On the third day of my hike though, coming from Tyndall Creek and heading west on the High Sierra Trail, I came upon Whitney Creek. Not a very menacing creek to look at. But just a few inches too deep to step in to.
Just to be sure, I put on my water shoes and held my boots in my hand to cross the creek. But I took one wrong step, landed my foot on the bottom of the creek two feet down, almost got my foot stuck between the rocks and sank to my waist in the water, drowning my boots completely.
This left me with no other choice than to take some time to let my boots and feet dry in the sun. Luckily it was time for a lunch break anyway.
Looking back, I realize things could have been much worse, like injuring my ankle or even loosing my boots. So: never underestimate any creek crossing. Just never.
3. It’s the altitude, not the miles
The country where I live – the Netherlands – is not only completely flat, but it’s also partly below sea level. I happen to live just behind the sand dunes of the Dutch coast, at approximately zero altitude. For my thru hike in the High Sierra I had been training for about 10 months. Daily knee bends, squats and lunges, along with weekly hikes up to 22 miles (35 km) with full pack, to get me in shape once I would hit the trail.
Of course I knew that going up and down steep mountain trails would be much harder than hiking in flat terrain, so I already aimed for a much lower average of 12 miles a day (with a maximum of 18 miles). What I did not realize is that hiking in the High Sierra is not only harder because you go up and down constantly, but even more so because of the lower oxygen level at the Sierra’s altitude.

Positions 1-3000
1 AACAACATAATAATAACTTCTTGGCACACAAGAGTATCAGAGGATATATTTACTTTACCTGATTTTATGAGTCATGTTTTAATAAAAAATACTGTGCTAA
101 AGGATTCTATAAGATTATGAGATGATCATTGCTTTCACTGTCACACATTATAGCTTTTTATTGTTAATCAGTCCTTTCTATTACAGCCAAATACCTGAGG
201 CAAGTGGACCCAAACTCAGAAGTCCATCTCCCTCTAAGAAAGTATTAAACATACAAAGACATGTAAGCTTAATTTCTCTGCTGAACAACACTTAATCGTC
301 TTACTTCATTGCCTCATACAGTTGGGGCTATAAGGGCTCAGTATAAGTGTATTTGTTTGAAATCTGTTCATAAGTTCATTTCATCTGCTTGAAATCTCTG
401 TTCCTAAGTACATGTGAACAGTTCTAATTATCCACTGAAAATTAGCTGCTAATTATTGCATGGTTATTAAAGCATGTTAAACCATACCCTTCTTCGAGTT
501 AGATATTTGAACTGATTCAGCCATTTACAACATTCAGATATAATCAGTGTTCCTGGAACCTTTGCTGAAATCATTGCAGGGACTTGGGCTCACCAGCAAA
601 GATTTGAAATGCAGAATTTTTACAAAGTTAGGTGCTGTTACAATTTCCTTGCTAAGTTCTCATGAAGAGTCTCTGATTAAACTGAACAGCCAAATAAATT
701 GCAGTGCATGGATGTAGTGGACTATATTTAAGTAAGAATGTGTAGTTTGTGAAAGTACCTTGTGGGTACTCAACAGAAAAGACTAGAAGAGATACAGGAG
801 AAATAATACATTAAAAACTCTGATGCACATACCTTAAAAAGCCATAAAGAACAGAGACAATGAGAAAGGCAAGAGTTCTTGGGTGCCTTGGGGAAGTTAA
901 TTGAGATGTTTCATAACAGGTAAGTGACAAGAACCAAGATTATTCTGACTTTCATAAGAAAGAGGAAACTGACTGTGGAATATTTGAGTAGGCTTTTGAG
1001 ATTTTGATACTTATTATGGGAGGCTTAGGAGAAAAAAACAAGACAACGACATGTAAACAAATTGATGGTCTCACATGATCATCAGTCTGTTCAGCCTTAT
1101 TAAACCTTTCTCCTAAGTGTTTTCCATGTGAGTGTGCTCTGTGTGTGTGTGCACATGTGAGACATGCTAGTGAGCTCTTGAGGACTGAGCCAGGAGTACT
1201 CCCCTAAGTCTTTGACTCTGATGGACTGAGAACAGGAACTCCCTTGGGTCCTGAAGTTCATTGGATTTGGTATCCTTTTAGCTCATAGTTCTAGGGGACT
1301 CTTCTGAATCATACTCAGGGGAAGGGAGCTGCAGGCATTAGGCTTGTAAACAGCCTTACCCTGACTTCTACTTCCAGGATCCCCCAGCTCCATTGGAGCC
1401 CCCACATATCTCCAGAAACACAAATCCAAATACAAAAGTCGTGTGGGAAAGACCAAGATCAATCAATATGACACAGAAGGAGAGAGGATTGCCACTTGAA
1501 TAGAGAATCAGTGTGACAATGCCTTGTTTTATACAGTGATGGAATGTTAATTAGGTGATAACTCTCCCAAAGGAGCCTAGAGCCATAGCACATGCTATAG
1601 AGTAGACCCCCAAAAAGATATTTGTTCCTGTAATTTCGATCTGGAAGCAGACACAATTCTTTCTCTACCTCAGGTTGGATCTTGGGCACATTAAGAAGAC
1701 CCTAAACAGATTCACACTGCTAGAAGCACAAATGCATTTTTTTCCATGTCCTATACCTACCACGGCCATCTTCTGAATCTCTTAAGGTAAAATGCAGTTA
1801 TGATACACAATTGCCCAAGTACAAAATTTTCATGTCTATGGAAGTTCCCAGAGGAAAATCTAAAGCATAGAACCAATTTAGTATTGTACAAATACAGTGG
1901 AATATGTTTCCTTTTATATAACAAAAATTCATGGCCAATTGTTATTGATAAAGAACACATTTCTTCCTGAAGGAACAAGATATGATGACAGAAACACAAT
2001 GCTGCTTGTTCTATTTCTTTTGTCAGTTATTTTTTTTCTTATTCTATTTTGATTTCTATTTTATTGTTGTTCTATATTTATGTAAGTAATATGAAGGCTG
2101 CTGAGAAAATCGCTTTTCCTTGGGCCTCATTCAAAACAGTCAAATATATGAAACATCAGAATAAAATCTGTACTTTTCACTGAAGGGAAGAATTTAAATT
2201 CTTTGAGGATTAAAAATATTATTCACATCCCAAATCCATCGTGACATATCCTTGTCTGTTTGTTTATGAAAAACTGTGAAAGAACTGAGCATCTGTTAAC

Forester Pass, at 13,114 ft (3.997 m) – never trust the signs.
On the John Muir Trail and High Sierra Trail you will hike at least at an elevation of 10,000 ft (3.000 m), most of the time. Above 11,500 ft (3.500 m) the air really becomes thinner and I was surprised about the effect this had on me. Especially hiking up Forester Pass, which is indeed exactly 13,114 ft (3.997 m) above my daily habitat, wore me out completely. Hiking up the pass I felt no pain in my feet or legs, I wasn’t actually very tired, but I felt a serious lack of oxygen. My heart was beating like crazy and my breath was heavy. It slowed me down so much that I really wondered if I would reach the pas before sunset.
I managed to reach the pass, and hiked down another 5 miles to a much lower camp site. But I will never forget how the altitude affected me. So I will seriously take altitude into account for my future hiking plans.
4. Do Not Fear Bears – but Take Care
In my home country, the most dangerous animal must be a cow. Or maybe a tick. As for animal life in the High Sierra, I had two fears: rattlesnakes and bears. The snakes apparently only live in Kern Canyon, where I was extra cautious, but the Black Bears seem to be almost everywhere. For this reason the trails are full of big metal food lockers, there was hardly a camp site without it.
Typical bear infested bushes along Bubbs Creek Trail
As for for the bears, I did see one really close by, eating berries on the Bubbs Creek Trail. And I saw very fresh traces of bears on the Elizabeth Pass Trail. I also met hikers who told me about another hiker being bluff charged by a mother bear with a cub that crossed the hikers path, just a mile ahead of me (on Bubbs Creek). And I met a couple that warned me about a bear track in the sandy trail in Kern Canyon (I couldn’t find it). Probably everyone who has hiked in the High Sierra returns home with stories like this.